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341 - 350 of 711 results for: all courses

HISTORY 194B: Japan in the Age of the Samurai

(Same as HISTORY 94B. History majors and others taking 5 units, register for 194B.) From the Warring States Period to the Meiji Restoration. Topics include the three great unifiers, Tokugawa hegemony, the samurai class, Neoconfucian ideologies, suppression of Christianity, structures of social and economic control, frontiers, the other and otherness, castle-town culture, peasant rebellion, black marketing, print culture, the floating world, National Studies, food culture, samurai activism, black ships, unequal treaties, anti-foreign terrorism, restorationism, millenarianism, modernization as westernization, Japan as imagined community.
Terms: Win | Units: 5 | UG Reqs: GER:DB-Hum, WAY-SI

HISTORY 195: Modern Korean History (HISTORY 395)

(Same as HISTORY 95. History majors and others taking 5 units, register for 195.) This lecture course provides a general introduction to the history of modern Korea. Themes include the characteristics of the Chosôn dynasty, reforms and rebellions in the nineteenth century, Korean nationalism; Japan's colonial rule and Korean identities; decolonization and the Korean War; and the different state-building processes in North and South, South Korea's democratization in 1980s, and the current North Korean crisis.
Terms: Spr | Units: 5 | UG Reqs: GER:DB-Hum, GER:EC-GlobalCom, WAY-ED, WAY-SI

HISTORY 207: Biography and History (HISTORY 308)

The relationship between biographical and historical writing, primarily in Europe and America. Problems of methodology, evidence, dispassion, and empathy. Texts: biographies, critical literature on biographical work, and novels (A. S. Byatt's Possession, Bernard Malamud's Dubin's Lives) that illuminate the intellectual underpinnings of biographical labor.
Last offered: Spring 2010 | UG Reqs: GER:DB-Hum

HISTORY 208: Private Lives, Public Stories: Autobiography in Women's History

Changing contexts of women's lives and how women's actions have shaped and responded to those contexts.
Last offered: Winter 2010 | UG Reqs: GER:DB-Hum, GER:EC-Gender

HISTORY 208B: Women Activists' Response to War (FEMGEN 208B, HISTORY 308B)

Theoretical issues, historical origins, changing forms of women's activism in response to war throughout the 20th century, and contemporary cases, such as the Russian Committee of Soldiers Mothers, Bosnian Mothers of Srebrenica, Serbian Women in Black, and the American Cindy Sheehan. Focus is on the U.S. and Eastern Europe, with attention to Israel, England, and Argentina.
Last offered: Winter 2016 | UG Reqs: GER:DB-Hum, GER:EC-Gender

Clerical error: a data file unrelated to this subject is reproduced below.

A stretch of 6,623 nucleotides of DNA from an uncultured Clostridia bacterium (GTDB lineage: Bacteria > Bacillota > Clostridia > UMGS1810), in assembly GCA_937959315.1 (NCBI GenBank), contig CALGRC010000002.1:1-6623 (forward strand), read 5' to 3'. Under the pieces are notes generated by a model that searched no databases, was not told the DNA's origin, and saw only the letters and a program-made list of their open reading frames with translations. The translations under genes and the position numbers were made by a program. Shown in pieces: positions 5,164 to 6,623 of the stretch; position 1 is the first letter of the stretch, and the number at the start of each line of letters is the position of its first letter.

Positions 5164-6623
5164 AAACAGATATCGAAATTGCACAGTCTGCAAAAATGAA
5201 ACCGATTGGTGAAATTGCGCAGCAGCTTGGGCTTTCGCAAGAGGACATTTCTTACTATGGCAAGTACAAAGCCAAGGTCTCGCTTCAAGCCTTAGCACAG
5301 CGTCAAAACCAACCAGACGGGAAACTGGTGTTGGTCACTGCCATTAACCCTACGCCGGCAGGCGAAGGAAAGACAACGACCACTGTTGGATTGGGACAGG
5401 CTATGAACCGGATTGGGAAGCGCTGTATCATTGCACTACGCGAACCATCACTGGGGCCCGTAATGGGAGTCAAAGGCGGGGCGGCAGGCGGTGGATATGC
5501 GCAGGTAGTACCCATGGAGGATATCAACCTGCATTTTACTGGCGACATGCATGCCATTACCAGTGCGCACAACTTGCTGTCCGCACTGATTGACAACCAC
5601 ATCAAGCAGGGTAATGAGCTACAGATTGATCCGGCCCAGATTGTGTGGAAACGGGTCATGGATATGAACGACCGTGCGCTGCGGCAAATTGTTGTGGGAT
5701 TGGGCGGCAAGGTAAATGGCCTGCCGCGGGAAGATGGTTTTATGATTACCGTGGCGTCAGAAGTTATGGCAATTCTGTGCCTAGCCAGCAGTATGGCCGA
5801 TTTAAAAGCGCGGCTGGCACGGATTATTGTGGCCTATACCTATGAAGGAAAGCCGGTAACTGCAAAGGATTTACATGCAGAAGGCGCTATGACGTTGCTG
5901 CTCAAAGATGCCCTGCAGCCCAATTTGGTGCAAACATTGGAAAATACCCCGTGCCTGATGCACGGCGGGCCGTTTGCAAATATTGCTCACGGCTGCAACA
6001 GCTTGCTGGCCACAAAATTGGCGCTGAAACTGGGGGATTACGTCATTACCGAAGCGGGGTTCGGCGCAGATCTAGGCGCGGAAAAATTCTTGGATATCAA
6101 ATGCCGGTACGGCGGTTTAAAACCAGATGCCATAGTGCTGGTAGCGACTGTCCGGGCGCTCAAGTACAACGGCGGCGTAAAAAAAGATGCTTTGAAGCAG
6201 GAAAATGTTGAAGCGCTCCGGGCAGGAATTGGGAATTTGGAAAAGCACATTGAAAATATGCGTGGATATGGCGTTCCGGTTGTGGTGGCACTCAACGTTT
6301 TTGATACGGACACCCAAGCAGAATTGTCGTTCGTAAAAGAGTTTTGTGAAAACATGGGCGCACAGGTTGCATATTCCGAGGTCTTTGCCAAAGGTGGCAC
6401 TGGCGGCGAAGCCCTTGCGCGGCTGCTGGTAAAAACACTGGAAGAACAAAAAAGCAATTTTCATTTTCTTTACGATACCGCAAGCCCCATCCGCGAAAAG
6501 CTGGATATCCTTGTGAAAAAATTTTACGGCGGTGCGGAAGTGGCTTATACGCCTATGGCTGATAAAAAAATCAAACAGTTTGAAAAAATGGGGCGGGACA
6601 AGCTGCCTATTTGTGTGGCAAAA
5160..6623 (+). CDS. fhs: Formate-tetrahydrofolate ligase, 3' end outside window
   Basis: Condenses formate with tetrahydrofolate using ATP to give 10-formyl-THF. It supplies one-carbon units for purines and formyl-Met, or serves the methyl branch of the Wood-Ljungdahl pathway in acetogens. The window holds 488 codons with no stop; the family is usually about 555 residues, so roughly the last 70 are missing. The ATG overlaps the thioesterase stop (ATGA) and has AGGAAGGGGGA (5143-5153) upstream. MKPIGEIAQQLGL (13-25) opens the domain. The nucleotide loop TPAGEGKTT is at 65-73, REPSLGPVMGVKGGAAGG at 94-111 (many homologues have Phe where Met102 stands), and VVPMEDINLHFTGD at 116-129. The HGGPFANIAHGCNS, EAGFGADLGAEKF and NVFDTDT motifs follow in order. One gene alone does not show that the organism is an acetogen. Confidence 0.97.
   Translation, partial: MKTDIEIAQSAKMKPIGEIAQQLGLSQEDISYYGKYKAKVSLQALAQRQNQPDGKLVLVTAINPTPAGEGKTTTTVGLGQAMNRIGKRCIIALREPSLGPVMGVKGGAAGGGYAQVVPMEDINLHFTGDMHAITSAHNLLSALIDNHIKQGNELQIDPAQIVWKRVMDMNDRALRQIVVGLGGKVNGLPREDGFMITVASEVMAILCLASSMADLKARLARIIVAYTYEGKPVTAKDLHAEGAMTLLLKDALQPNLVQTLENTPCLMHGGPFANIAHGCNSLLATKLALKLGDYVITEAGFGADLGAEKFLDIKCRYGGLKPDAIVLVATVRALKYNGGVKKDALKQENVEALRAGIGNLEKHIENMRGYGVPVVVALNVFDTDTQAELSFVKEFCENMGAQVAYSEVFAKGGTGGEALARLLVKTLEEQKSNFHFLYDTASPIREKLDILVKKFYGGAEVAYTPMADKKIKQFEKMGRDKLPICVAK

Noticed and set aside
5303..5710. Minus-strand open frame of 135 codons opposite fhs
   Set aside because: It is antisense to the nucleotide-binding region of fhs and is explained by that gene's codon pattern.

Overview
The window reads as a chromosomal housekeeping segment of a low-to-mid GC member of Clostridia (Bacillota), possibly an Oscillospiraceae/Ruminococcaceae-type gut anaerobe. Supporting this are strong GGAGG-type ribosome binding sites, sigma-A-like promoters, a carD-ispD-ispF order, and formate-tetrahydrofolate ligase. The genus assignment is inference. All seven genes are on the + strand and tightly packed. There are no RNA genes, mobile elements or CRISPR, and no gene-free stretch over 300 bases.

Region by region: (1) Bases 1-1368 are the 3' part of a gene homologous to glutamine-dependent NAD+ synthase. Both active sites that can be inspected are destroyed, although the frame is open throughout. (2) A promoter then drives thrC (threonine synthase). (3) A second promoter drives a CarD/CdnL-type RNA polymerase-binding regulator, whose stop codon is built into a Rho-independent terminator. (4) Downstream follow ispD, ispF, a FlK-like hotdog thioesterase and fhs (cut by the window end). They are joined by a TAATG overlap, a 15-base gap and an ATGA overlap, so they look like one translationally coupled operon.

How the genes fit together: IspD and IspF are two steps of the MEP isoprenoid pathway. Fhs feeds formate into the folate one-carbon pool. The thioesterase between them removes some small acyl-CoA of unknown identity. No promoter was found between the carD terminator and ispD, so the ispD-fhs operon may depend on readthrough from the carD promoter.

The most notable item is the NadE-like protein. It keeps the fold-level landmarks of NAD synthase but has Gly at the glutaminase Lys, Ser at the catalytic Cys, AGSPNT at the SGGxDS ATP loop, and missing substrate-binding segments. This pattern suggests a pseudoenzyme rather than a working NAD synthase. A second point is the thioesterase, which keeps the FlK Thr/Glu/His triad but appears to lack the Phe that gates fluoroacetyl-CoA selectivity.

HISTORY 220G: Demons, Witches, Old Believers, Holy Fools, and Folk Belief: Popular Religion in Russia (HISTORY 320G, REES 220G, REES 320G)

19th and early 20th centuries. Peasants, parish priests, witches, possessed persons, cults and sects, old believers, saints, and women's religious communities. Nominally Christian, and members of the Orthodox Church, Russians embraced beliefs and customs that combined teaching from Church and folk traditions.
Last offered: Autumn 2015 | UG Reqs: GER:DB-Hum

HISTORY 221A: Men, Women, and Power in Early Modern Russia, 1500-1800

Social values, gender relations, and social change in an era of rapid change; challenges to established norms by new constructions of deviance (witchcraft, religious reform, and revolt) and new standards of civility; encounters with non-Russians and the construction of national consciousness. Social values as political ethos: patrimonial autocracy and the reality of female rule in the late 17th and 18th century.
Last offered: Winter 2010 | UG Reqs: GER:DB-Hum, GER:EC-Gender, WAY-SI

HISTORY 223: Art and Ideas in Imperial Russia (HISTORY 323)

Poetry, novels, symphonic music, theater, opera, painting, design, and architecture: what they reveal about the politics and culture of tsarist Russia.
Last offered: Winter 2009 | UG Reqs: GER:DB-Hum

HISTORY 230A: The Witness in Modern History: Memoir, Reportage, Image

The rise of the witness as icon and debates about its reliability as a historical source. The power of eyewitness accounts to convict accused criminals, inspire indignation about war and genocide, and attract attention to humanitarian crises. Their notorious unreliability due to exaggeration and misapprehension. Sources include reportage, photography, and documentary film. Case studies include criminal cases, war, poverty, and natural disasters.
Last offered: Winter 2010 | UG Reqs: GER:DB-Hum

HISTORY 231E: Paper, Printing, and Digital Revolutions: Transformations of the Book (HISTORY 331E)

What is a book? This seminar explores the conceptual implications of approximately two millennia of transformations in the physical and material properties of books. How have the meaning and authority we assign the written word changed as technologies of book production and dissemination have evolved, and how have they remained continuous? Topics covered include the rise of the medieval manuscript codex, the emergence of print culture in early modern Europe, and current debates over the nature of text in the digital age.
Last offered: Autumn 2014 | UG Reqs: GER:DB-Hum, WAY-A-II, WAY-SI
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